Thursday, 4 November 2010

Understanding LA officials' thinking: Single-loop learning

I have to credit H. for finding this information while he was looking for something else. Thanks, H.

This is an important blogpost to me because the ideas I will mention to you go a long way to explaining what I don't understand.

I don't understand LA officials' thinking. Basically, I have questioned whether or not LA officials and lots of other institution-based people think at all. Perhaps I am a little relieved that, according to Chris Argyrus and Donald Schon, inhabitants of that strange grey world actually do think, but they may not think as we think.

"Where something goes wrong, it is suggested, an initial port of call for many people is to look for another strategy that will address and work within the governing variables. In other words, given or chosen goals, values, plans and rules are operationalized rather than questioned."

That, in a small package, is single-loop thinking. When something is a problem, the urge is to 'fix' it not to examine what is wrong with it. "An alternative response is to question to governing variables themselves, to subject them to critical scrutiny." That is double-loop thinking.

We often mention it ourselves. Why do LAs keep trying to 'fix' schools when the very assumptions underlying those heaving chambers of sheer torture DO NOT WORK as a place where children learn and question and grow? Why do LAs not leave home educators alone to continue our double-loop thinking? Why do institutions like schools and their overlords LAs never question why they do what it is that they do? Why do they never look at the outcomes which appear in the children themselves? Why does no one stop and say enough is enough - we were and are wrong, we need to change?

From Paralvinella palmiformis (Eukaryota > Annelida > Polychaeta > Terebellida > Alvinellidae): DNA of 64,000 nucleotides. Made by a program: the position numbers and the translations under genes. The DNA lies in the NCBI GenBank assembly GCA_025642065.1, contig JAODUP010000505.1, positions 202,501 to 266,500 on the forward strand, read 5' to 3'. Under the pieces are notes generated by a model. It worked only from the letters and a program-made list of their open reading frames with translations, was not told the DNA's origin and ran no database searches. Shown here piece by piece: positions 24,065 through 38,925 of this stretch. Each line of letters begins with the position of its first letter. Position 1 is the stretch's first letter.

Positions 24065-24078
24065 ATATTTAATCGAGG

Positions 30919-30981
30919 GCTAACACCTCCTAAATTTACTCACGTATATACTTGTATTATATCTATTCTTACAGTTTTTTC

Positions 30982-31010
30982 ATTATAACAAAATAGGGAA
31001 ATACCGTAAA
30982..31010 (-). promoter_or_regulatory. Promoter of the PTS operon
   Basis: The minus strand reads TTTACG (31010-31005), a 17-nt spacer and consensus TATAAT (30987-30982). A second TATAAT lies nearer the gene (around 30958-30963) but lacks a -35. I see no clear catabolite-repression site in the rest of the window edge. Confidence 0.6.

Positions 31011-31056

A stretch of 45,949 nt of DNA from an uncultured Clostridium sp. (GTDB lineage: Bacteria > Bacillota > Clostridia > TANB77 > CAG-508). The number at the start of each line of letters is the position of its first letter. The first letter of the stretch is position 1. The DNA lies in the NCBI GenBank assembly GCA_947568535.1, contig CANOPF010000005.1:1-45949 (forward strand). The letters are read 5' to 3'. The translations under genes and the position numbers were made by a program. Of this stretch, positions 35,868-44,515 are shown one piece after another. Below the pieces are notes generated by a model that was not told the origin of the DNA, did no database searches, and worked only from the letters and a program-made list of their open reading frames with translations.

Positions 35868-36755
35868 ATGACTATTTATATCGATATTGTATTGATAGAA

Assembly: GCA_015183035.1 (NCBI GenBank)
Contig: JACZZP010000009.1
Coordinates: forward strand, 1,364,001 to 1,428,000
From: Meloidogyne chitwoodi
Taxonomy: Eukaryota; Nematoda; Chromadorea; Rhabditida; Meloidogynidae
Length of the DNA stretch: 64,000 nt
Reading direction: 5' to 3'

One answer is that single-loop learning is easier for institutions.

"When the error detected and corrected permits the organization to carry on its present policies or achieve its presents objectives, then that error-and-correction process is single-loop learning. Single-loop learning is like a thermostat that learns when it is too hot or too cold and turns the heat on or off. The thermostat can perform this task because it can receive information (the temperature of the room) and take corrective action. Double-loop learning occurs when error is detected and corrected in ways that involve the modification of an organization’s underlying norms, policies and objectives."

"Single-loop learning seems to be present when goals, values, frameworks and, to a significant extent, strategies are taken for granted. The emphasis is on ‘techniques and making techniques more efficient’ (Usher and Bryant: 1989: 87) Any reflection is directed toward making the strategy more effective."

No one questions whether or not children should go to school. Officials just benchmark schooling as THE education, no matter whether or not schooling actually produces rounded individuals who can function in any situation relatively effectively or analyse new data to effect changes. The techniques are to get bums on seats. The point that the bums don't wish to be there is ignored in favour of bums on seats regardless of what the bums see as fitting for themselves so the bums use their legs and walk out. Again, no reflection takes place. The single-loop kicks in. We should have bums on seats therefore make the parents of the bums pay when the bums leave.